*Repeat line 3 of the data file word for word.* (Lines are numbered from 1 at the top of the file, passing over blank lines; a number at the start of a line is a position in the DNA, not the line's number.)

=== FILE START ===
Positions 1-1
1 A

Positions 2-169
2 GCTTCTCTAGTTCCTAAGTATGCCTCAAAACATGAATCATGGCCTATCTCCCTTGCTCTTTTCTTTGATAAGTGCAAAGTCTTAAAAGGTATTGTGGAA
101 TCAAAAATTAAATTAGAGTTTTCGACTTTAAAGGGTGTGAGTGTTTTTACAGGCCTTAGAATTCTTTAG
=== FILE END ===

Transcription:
Positions 2-169